What’s So Special About… Star Wars?

Posted on April 13, 2016

I believe the release of the trailer for Rogue One is reason enough to discuss the film that started it all. Star Wars: A New Hope, the ultimate B-movie, has altered popular culture to an extent that no single movie, franchise, or medium has accomplished since it first lit up the silver screen thirty-nine years ago. Not even Marvel, the current titan of the multiplex, has the appeal or presence of George Lucas’ original space-opera. But why? Surely there are better sci-fi films out there? How could a film with lines like “But I was going to Tosche Station to pick up some power converters!” be one of the pinnacles of Hollywood cinema? Today, Star Wars goes under the knife (or in this case the lightsaber) as I try to figure out why it has enjoyed the kind of success most filmmakers can only dream of.

Note: for this article I am going to control for strong technical and aesthetic elements, such as the visuals, special effects, score etc.

  • A film for all ages, but not a family film

Brian De Palma, after watching the first cut of Star Wars, was disappointed that the violence was almost completely bloodless. But therein lies a key aspect of Star Wars‘ success. There is quite a lot of action and violence in Star Wars, with stormtroopers being shot on a regular basis; an innocent family is murdered and apparently burnt alive; and an alien has his arm lopped off. However, the stormtroopers never bleed, the violent murders occur off screen, and the one bloody shot of a dismembered arm is just enough to make the kids in the audience feel like they’re watching something edgy and cool.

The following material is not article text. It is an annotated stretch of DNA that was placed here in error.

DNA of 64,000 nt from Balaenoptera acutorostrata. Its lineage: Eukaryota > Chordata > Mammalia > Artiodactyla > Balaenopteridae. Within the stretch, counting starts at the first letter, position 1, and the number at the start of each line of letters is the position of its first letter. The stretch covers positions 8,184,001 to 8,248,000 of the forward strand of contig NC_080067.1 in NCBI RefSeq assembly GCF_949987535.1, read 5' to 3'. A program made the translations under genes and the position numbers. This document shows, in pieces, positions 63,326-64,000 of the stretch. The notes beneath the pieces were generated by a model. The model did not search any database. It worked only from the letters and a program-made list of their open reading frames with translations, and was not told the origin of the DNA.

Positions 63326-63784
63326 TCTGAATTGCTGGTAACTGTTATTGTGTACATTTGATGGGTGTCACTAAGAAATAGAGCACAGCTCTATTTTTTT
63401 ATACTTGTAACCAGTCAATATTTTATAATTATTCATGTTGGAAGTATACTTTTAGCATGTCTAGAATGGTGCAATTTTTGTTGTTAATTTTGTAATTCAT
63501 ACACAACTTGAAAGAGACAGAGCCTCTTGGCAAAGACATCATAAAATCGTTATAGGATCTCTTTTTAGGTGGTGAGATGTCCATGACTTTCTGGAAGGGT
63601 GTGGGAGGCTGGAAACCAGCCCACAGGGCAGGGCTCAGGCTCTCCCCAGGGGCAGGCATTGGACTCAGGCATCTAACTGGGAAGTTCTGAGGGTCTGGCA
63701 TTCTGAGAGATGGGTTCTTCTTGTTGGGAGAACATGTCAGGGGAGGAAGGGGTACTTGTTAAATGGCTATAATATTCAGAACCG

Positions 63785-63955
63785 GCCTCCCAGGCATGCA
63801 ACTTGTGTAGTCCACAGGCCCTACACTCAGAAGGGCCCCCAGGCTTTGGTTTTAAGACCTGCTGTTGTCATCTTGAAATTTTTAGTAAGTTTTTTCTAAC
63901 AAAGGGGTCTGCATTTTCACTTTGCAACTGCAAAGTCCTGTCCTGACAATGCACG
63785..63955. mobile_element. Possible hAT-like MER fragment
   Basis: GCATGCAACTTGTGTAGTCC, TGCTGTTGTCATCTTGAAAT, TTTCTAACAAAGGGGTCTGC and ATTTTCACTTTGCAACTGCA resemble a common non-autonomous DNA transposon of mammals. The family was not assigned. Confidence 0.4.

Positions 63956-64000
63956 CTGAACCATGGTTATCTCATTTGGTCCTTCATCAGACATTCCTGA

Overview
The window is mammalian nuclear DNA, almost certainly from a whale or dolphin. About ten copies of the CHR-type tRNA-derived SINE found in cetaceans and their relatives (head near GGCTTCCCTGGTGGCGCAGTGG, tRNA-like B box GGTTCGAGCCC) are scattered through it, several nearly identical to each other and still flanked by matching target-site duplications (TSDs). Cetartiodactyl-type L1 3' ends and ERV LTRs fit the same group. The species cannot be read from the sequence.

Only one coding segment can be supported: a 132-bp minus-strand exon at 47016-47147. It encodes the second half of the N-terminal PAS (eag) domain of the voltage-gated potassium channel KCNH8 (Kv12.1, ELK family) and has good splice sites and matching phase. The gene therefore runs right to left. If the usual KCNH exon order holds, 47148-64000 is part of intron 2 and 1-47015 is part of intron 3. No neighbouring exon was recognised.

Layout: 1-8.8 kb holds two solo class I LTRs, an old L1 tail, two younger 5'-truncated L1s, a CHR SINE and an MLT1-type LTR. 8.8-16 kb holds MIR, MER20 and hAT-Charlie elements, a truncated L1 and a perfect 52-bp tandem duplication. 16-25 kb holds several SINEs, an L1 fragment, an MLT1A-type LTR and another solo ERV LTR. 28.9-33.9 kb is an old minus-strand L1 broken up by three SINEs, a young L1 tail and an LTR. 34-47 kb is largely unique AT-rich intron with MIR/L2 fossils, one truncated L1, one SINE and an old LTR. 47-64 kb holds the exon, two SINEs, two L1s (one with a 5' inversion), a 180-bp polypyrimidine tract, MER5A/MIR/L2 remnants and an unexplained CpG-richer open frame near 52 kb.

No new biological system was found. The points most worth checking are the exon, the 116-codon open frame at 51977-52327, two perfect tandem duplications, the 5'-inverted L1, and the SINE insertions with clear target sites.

Star Wars is too violent to be labelled a “family film” as it was not made to be viewed as harmless material in a family setting, like the typical Disney film. However, by making the action bloodless and fun, Lucas allowed people of all ages to watch it and enjoy it as an action film.

  • Prioritised fiction over science

Prior to Star Wars‘ release in 1977, Stanley Kubrick’s 2001: A Space Odyssey, released in 1968, was the biggest cinematic sci-fi spectacle in an otherwise quiet decade for the genre. The monster and alien movies of the 1950’s that had been influenced by developments in nuclear weapons had given way to a “hard” sci-fi that had been influenced by the Space Race of the 60’s. The films were scientifically accurate (or at least pretended to be) and “serious”.

When Star Wars came along, however, Lucas didn’t explain the physics of hyperspace travel, how two lightsabers are able to make physical contact, or what Luke needed power converters for. It was taken for granted that the world of Star Wars worked, and thus the audience could enjoy the story and accept that a ship could travel at light speed when the story required it.

  • Epic, timeless story